Visions for Europe - Making the best out of the crisis

22 January 2013

Estonia was a non-euro member with a huge housing bubble when Lehman Brothers collapsed in 2008. There was no real option of a bailout, and it couldn’t get loans at reasonable rates. Devaluation was a non-starter too. Businesses could no longer get loans, said Toomas Hendrik Ilves, President of the Republic of Estonia.

Estonia could do very little other than cut costs. Government salaries were reduced by 20%, and other salaries fell by 10-20%. The country’s GDP declined by 20% and unemployment rose to 18-19%. There were no cuts to social welfare or pensions, so the safety net remained intact. But the situation was particularly painful for public employees, Ilves said.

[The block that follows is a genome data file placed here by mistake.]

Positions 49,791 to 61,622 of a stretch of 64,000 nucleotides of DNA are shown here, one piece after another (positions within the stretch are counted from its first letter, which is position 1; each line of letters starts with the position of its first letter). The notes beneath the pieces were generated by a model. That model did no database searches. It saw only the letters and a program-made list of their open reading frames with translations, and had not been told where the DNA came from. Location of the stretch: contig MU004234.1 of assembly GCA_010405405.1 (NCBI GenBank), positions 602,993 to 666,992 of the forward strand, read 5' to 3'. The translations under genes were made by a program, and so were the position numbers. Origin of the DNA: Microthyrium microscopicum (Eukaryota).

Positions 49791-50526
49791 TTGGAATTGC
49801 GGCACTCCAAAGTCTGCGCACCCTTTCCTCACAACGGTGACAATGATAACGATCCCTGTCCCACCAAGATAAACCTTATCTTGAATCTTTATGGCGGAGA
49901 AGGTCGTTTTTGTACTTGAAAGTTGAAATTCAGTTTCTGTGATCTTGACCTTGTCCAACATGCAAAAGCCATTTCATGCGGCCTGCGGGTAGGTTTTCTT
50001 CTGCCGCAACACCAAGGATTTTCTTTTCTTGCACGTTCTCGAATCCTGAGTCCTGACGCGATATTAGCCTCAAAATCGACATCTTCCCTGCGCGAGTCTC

Despite the pain, it worked: last year Estonia had 8% growth and a total debt of 6-7%, and the budget is balanced. As a NATO member, 2% of GDP goes on defence, he said.

In these conditions of severe depression and major cuts, you can imagine the issues with ratifying the ESM (European Stability Mechanism) and the EFSF (European Financial Stability Facility), but both were eventually passed by the government and the parliament with large majorities, President Ilves said.

Estonian public opinion, on the other hand, is 75% against the ESM and the EFSF, and people are really, really angry, said Ilves, pointing out that minimum salaries in Greece are 10% higher than the average wage in Estonia.